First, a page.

Figure (see Caption) Figure 17. Ash plumes seen from various points around Taal in the initial days of the January 2020 eruption, posted on 13 January. Courtesy of Eloisa Lopez/Reuters, Kester Ragaza/Pacific Press/Shutterstock, Ted Aljibe/AFP via Getty Images, via The Guardian.
Figure (see Caption) Figure 18. Map indicating areas impacted by ashfall from the 12 January eruption through to 0800 on the 13th. Small yellow circles (to the N) are ashfall report locations; blue circles (at the island and to the S) are heavy ashfall; large green circles are lapilli (particles measuring 2-64 mm in diameter). Modified from a map courtesy of Lauriane Chardot, Earth Observatory of Singapore; data taken from PHIVOLCS.

News articles noted that more than 300 domestic and 230 international flights were cancelled as the Manila Ninoy Aquino International Airport was closed during 12-13 January. Some roads from Talisay to Lemery and Agoncillo were impassible and electricity and water services were intermittent. Ashfall in several provinces caused power outages. Authorities continued to evacuate high-risk areas, and by 13 January more than 24,500 people had moved to 75 shelters out of a total number of 460,000 people within 14 km.

A PHIVOLCS report for 0800 on the 13th through 0800 on 14 January noted that lava fountaining had continued, with steam-rich ash plumes reaching around 2 km above the volcano and dispersing ash SE and W of Main Crater. Volcanic lighting continued at the base of the plumes. Fissures on the N flank produced 500-m-tall lava fountains. Heavy ashfall continued in the Lemery, Talisay, Taal, and Cuenca, Batangas Municipalities. By 1300 on the 13th lava fountaining generated 800-m-tall, dark gray, steam-laden ash plumes that drifted SW. Sulfur dioxide emissions averaged 5,299 metric tons/day (t/d) on 13 January and dispersed NNE (figure 19).

Figure (see Caption) Figure 19. Compilation of sulfur dioxide plumes from TROPOMI overlaid in Google Earth for 13 January from 0313-1641 UT. Courtesy of NASA Global Sulfur Dioxide Monitoring Page and Google Earth.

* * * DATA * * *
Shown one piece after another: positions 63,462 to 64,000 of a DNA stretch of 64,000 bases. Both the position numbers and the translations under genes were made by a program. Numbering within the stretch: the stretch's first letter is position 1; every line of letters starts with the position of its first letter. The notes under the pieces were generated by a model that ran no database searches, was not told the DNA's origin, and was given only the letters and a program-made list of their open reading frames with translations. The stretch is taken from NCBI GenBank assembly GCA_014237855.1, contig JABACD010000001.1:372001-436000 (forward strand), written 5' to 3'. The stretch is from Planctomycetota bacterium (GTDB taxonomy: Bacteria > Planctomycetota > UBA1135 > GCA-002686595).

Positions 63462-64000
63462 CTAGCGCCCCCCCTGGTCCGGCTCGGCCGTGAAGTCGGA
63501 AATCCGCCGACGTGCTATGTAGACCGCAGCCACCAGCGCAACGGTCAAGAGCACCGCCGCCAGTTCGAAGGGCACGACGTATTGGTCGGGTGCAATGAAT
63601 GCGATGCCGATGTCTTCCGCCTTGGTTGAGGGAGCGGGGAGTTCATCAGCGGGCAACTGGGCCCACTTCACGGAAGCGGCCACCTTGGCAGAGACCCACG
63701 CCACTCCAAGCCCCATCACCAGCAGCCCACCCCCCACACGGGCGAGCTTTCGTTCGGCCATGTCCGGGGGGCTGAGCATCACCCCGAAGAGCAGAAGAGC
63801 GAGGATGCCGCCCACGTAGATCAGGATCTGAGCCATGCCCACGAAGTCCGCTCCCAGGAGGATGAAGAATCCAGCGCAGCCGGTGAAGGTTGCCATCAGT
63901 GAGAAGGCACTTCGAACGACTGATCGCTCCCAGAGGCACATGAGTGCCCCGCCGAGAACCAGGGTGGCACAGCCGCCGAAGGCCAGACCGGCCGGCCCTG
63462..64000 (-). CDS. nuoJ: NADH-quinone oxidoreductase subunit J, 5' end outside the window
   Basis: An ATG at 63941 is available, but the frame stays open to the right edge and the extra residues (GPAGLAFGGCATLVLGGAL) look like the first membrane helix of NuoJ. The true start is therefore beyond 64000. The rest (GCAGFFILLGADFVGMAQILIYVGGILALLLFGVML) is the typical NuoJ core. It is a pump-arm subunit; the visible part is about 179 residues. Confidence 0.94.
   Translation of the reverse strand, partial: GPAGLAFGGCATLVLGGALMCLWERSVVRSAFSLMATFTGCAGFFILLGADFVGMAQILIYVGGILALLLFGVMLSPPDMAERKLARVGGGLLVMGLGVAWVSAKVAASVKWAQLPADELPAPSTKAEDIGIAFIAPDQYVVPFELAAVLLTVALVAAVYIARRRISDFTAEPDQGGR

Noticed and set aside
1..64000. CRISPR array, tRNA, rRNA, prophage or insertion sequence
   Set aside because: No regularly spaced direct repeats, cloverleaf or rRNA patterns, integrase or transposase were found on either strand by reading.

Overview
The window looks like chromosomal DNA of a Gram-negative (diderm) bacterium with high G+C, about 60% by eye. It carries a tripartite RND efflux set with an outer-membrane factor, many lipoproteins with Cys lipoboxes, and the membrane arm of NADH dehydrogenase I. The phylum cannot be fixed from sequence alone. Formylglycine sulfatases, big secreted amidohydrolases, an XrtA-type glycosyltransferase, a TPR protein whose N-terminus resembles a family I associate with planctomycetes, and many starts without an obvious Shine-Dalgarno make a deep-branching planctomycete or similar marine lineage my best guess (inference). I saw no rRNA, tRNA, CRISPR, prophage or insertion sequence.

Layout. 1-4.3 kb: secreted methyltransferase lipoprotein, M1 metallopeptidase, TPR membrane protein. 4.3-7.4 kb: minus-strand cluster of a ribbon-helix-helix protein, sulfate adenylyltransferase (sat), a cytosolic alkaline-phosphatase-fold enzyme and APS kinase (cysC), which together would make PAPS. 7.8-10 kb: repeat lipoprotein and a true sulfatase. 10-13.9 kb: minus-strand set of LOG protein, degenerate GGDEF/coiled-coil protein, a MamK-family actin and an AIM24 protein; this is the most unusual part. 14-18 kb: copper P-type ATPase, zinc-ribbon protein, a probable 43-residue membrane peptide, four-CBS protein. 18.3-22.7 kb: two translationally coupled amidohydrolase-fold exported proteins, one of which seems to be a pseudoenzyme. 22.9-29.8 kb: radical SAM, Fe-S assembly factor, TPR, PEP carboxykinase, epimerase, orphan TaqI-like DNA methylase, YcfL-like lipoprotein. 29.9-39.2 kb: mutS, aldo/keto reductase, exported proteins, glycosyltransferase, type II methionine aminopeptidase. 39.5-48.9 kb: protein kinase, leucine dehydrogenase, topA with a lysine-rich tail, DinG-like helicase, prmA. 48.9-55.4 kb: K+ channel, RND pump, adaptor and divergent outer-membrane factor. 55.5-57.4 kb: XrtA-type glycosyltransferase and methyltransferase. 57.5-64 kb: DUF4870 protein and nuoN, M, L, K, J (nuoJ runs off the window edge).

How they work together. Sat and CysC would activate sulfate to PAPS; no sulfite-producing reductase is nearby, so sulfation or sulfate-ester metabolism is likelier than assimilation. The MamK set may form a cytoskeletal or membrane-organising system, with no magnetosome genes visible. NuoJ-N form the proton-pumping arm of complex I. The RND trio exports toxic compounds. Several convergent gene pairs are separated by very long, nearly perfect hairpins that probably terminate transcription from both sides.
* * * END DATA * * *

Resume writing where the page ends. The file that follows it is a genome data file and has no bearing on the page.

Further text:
Explosions and ash emission through 22 January 2020. At 0800 on 15 January PHIVOLCS stated that activity was generally weaker; dark gray, steam-laden ash plumes rose about 1 km and drifted SW. Satellite images showed that the Main Crater lake was gone and new craters had formed inside Main Crater and on the N side of Volcano Island.

PHIVOLCS reported that activity during 15-16 January was characterized by dark gray, steam-laden plumes that rose as high as 1 km above the vents in Main Crater and drifted S and SW. Sulfur dioxide emissions were 4,186 t/d on 15 January. Eruptive events at 0617 and 0621 on 16 January generated short-lived, dark gray ash plumes that rose 500 and 800 m, respectively, and drifted SW. Weak steam plumes rose 800 m and drifted SW during 1100-1700, and nine weak explosions were recorded by the seismic network.

Steady steam emissions were visible during 17-21 January. Infrequent weak explosions generated ash plumes that rose as high as 1 km and drifted SW. Sulfur dioxide emissions fluctuated and were as high as 4,353 t/d on 20 January and as low as 344 t/d on 21 January. PHIVOLCS reported that white steam-laden plumes rose as high as 800 m above main vent during 22-28 January and drifted SW and NE; ash emissions ceased around 0500 on 22 January. Remobilized ash drifted SW on 22 January due to strong low winds, affecting the towns of Lemery (16 km SW) and Agoncillo, and rose as high as 5.8 km altitude as reported by pilots. Sulfur dioxide emissions were low at 140 t/d.